Event ID 1173 — Node Membership in Cluster
Applies To: Windows Server 2008 R2
Failover cluster nodes must have the ability to start the Cluster service, form a cluster (when a given node starts but no other nodes are up) and join a cluster (when a given node starts and discovers that one or more nodes are already up). This requires that certain conditions be met, for example, failover cluster nodes must run compatible versions of the operating system.
|Product:||Windows Operating System|
|Message:||Cluster service is shutting down because the membership engine detected a membership event while trying to join the server cluster. Shutting down is the normal response to this type of event. Cluster service will restart per the Service Manager's recovery actions.|
Allow time for multiple cluster nodes to join or leave cluster
Sometimes when multiple nodes are joining or leaving a cluster at the same time, a node will temporarily stop because multiple changes are happening simultaneously. However, the nodes will recover from this automatically. No action is necessary.
To perform this procedure, you must be a member of the local Administrators group on each clustered server, and the account you use must be a domain account, or you must have been delegated the equivalent authority.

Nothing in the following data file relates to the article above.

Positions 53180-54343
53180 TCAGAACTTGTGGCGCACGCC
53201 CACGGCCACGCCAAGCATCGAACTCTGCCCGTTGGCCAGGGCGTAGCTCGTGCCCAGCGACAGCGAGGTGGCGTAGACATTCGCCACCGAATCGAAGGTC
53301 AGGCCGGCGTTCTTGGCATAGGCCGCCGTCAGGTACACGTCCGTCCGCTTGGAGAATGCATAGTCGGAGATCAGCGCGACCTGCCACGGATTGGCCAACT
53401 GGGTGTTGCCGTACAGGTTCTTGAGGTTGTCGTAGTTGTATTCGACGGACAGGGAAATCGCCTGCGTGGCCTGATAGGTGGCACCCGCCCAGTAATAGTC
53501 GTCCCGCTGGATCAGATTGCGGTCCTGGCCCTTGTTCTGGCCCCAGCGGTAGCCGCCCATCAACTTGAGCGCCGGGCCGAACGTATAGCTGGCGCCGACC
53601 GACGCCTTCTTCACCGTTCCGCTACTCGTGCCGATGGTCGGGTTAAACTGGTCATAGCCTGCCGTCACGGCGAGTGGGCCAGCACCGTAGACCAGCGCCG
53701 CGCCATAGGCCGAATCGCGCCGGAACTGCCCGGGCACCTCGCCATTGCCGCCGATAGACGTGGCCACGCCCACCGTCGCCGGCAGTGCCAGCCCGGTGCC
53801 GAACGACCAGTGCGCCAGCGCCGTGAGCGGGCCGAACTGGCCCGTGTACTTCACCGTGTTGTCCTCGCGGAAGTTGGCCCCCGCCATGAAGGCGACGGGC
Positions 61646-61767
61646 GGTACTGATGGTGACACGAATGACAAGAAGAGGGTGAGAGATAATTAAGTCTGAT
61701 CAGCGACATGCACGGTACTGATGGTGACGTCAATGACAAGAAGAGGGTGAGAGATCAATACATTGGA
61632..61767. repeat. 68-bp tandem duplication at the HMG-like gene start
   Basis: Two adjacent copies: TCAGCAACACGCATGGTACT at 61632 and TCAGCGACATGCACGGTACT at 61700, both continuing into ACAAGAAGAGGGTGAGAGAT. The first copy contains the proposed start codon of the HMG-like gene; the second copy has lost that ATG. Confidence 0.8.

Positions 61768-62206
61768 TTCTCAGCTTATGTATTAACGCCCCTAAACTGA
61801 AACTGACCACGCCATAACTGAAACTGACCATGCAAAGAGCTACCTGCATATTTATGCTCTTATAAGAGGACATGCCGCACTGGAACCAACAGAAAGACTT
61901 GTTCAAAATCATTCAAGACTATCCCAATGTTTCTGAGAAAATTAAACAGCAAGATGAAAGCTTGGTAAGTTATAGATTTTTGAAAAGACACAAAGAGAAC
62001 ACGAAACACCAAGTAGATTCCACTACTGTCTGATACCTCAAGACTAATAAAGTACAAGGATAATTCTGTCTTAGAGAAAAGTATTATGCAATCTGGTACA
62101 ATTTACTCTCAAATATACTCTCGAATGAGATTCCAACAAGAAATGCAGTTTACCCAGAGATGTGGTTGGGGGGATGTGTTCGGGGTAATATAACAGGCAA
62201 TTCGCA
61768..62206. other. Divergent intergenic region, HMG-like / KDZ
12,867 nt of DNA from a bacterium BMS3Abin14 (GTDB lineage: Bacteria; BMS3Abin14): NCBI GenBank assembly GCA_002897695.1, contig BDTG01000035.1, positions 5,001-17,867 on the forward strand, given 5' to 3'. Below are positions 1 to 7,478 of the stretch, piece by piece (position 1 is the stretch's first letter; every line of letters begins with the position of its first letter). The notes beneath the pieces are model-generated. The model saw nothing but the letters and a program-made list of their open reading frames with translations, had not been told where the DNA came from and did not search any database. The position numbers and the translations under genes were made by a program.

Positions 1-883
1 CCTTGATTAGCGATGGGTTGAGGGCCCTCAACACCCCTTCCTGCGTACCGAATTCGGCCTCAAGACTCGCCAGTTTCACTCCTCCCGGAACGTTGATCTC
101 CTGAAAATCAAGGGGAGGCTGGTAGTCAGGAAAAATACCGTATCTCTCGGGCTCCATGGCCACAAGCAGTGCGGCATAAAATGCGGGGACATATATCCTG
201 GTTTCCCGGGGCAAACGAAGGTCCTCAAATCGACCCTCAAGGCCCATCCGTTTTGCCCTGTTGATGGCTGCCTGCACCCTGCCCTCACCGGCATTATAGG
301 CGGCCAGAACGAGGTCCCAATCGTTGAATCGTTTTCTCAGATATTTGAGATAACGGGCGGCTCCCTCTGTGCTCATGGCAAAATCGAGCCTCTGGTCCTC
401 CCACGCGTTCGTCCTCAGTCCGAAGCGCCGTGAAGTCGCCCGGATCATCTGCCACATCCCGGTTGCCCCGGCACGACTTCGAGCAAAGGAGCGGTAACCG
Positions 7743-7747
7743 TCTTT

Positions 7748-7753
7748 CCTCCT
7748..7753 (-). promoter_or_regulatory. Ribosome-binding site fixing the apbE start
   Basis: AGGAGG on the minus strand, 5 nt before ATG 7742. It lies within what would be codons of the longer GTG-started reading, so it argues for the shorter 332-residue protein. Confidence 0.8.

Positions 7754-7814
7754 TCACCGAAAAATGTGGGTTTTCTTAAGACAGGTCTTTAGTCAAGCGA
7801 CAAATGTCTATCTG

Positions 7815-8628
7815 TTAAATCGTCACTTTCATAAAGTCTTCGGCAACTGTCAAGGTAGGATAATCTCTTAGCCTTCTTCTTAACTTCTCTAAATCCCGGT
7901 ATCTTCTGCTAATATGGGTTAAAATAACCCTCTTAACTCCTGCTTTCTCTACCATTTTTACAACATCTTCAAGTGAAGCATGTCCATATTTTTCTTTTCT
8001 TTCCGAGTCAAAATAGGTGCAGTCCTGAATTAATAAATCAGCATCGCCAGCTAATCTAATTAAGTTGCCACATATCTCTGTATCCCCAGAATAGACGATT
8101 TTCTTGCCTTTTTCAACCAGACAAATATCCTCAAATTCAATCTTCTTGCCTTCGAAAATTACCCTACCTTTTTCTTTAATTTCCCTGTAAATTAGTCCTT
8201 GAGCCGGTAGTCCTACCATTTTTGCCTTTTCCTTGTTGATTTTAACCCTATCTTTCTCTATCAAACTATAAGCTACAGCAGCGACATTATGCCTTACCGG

Verifying that the Cluster service is started on all the nodes in a failover cluster
To verify that the Cluster service is started on all the nodes in a failover cluster:
- To open the failover cluster snap-in, click Start, click Administrative Tools, and then click Failover Cluster Management. If the User Account Control dialog box appears, confirm that the action it displays is what you want, and then click Continue.
- In the Failover Cluster Management snap-in, if the cluster you want to manage is not displayed, in the console tree, right-click Failover Cluster Management, click Manage a Cluster, and then select or specify the cluster that you want.
- If the console tree is collapsed, expand the tree under the cluster you want to manage, and then click Nodes.
- View the status for each node. If a node is Up, the Cluster service is started on that node.
Another way to check whether the Cluster service is started is to run a command on a node in the cluster.
Using a command to check whether the Cluster service is started on a node
To use a command to check whether the Cluster service is started on a node:
On the node that you are checking, click Start, point to All Programs, click Accessories, right-click Command Prompt, and then click Run as administrator.
CLUSTER NODE /STATUS
If the node status is Up, the Cluster service is started on that node.